ORLEANS – Tiffany Wood-Wright never had issues with her four children taking the bus to and from school, that is until recently.
The East Orleans resident, who has children in the Nauset Public Schools including a first and fifth grader at Orleans Elementary School, said adjusted bus routes implemented in early December due to a lack of drivers have caused problems for her and other elementary school parents.
"I didn't know where my kids were at one point," she said. "I can't get in touch with the school. Sometimes they have to call the bus company, so I was waiting and waiting at the bus stop, and my kids weren't showing up. It's a bad feeling. I didn't like that at all."
With one driver out on leave, other drivers have been left to absorb portions of the uncovered route, according to parents who spoke for this story. That has led to adjusted routes that in some cases are taking more than twice the amount of time to get to and from school.
Wright said what used to be a 15-minute ride to school for her elementary school children is now closer to 40 minutes. Jamie Balliett, who has children in first and third grade at OES, also said the ride time for his family has about doubled.
"One route alone went from 17 stops to 31 stops, and that's just too much for elementary school students," he said in an email.
For school districts and the Cape Cod Collaborative, which provides bus transportation for Nauset and other districts including Monomoy, Bourne, Mashpee, Truro and Nantucket, finding and retaining bus drivers is an increasingly growing problem. The issue has put the collaborative in what Paul Hilton, the agency's executive director, calls a state of "ongoing problem solving."
"I would say that we're working in concert with the district to develop responses and resolutions to the issues based on the resources that are available," he said when reached by phone.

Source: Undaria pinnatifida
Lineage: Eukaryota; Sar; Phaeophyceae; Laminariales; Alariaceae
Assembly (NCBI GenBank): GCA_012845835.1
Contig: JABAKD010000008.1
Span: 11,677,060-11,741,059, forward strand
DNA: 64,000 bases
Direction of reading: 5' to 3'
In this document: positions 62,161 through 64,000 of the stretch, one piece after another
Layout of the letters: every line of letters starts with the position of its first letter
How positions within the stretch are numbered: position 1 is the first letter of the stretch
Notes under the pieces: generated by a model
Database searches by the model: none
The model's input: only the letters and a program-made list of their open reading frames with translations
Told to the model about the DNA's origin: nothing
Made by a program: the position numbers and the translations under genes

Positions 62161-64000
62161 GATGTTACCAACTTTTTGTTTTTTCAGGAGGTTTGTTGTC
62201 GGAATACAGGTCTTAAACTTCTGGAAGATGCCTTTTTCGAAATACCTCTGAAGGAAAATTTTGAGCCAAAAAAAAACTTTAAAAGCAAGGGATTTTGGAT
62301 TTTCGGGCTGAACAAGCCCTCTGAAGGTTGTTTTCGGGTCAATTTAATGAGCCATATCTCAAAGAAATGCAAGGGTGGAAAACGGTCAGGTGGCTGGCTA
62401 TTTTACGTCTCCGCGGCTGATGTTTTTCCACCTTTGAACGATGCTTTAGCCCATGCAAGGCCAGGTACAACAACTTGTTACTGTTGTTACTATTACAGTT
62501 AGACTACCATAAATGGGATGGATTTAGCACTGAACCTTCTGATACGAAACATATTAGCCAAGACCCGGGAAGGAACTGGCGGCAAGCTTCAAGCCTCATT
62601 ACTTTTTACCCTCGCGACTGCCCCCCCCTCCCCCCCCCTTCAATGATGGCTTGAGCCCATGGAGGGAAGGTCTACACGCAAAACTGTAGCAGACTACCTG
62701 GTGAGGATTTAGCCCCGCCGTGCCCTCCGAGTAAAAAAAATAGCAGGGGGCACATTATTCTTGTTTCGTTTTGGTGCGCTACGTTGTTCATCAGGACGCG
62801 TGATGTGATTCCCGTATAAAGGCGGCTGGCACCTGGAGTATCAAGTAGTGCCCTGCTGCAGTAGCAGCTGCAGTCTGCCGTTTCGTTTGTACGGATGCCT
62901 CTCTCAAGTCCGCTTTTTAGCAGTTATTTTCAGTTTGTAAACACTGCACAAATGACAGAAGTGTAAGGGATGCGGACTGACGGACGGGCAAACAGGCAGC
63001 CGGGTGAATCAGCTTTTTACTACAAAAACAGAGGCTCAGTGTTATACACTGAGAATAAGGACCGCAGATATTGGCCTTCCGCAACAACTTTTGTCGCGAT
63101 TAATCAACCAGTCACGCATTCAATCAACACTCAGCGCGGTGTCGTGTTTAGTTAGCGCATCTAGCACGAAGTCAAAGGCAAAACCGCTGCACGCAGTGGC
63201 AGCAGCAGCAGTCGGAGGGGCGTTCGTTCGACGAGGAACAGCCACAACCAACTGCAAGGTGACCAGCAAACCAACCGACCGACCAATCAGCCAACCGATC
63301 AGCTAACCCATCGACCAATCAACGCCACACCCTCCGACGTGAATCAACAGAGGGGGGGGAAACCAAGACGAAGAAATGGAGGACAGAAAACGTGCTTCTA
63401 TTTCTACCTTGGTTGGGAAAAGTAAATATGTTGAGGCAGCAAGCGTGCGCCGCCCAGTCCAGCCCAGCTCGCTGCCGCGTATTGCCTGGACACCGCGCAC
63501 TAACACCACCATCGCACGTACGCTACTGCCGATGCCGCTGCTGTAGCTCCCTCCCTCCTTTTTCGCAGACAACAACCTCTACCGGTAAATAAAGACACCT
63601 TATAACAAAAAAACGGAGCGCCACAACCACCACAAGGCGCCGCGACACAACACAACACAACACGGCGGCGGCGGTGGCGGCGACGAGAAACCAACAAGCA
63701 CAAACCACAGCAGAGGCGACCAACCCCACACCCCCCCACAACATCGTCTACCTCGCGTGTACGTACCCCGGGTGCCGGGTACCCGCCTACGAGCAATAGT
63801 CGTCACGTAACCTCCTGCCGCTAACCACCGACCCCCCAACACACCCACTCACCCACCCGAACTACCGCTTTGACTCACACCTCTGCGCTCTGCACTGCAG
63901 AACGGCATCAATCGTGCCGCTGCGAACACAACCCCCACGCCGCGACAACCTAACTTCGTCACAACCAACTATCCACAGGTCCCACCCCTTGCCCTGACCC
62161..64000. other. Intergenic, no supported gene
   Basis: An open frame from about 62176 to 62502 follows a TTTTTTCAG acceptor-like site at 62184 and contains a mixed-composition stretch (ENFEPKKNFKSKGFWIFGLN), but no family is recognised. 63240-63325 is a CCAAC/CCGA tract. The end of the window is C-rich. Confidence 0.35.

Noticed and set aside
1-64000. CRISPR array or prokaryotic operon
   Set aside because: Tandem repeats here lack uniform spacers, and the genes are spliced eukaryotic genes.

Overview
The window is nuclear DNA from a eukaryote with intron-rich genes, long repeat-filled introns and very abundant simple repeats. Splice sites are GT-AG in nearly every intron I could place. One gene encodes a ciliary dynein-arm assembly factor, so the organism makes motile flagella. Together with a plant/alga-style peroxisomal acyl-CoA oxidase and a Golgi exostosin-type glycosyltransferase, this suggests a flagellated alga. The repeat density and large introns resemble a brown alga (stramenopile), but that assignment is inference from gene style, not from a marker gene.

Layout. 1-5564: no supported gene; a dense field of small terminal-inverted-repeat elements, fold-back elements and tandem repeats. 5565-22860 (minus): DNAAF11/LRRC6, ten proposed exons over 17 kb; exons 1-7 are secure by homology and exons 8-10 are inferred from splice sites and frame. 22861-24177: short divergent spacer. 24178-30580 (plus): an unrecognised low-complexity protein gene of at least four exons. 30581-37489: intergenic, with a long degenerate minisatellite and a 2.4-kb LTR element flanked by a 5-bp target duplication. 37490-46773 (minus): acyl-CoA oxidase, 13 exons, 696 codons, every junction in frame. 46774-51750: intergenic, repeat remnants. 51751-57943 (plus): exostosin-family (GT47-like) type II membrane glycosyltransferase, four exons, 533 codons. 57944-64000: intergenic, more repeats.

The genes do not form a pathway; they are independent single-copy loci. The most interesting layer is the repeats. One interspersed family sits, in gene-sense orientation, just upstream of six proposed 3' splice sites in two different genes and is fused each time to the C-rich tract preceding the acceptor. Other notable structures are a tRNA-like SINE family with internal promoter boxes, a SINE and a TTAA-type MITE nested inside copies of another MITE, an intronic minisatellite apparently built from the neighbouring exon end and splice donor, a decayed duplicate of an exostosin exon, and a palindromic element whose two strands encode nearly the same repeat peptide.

With bus driver shortages being reported nationally, the collaborative isn't alone in the problem, Hilton noted. Locally, he said Provincetown, which handles its own bus transportation, is struggling to find drivers. So too are administrators in Barnstable, Bourne and Dennis-Yarmouth, districts that handle their own special education transportation.
"It's been necessary for every district I'm familiar with to consolidate routes and to reevaluate what can be done," Hilton said.
But the delays caused by the adjusted routes have posed logistical problems for parents such as Wright, who has had to rework her schedule around the new drop off and pickup times. Other parents are dealing with the opposite problem of very early pickup times, she said.
"One of my friends, their son was getting picked up at 6:30 in the morning, when they used to sleep until after 6:30," she said. "It was quite a change."
The reasons for the shortages are many. Nauset School Superintendent Brooke Clenchy in an email said that retaining drivers has been difficult since the COVID-19 pandemic.
"Things that we, or our children, may well have been able to take advantage of prior to our time of COVID, we are simply not yet able to re-implement — the manpower is not available," she said.
Hilton, meanwhile, said the demographics for the job have changed noticeably over the years. In the 1970s and 1980s, he said, it was common for parents to drive buses for their children's schools. But those drivers are aging out of the job, he said, and finding people to replace them has proven difficult. Many drivers who are hired don't hold on to the job for long, he added.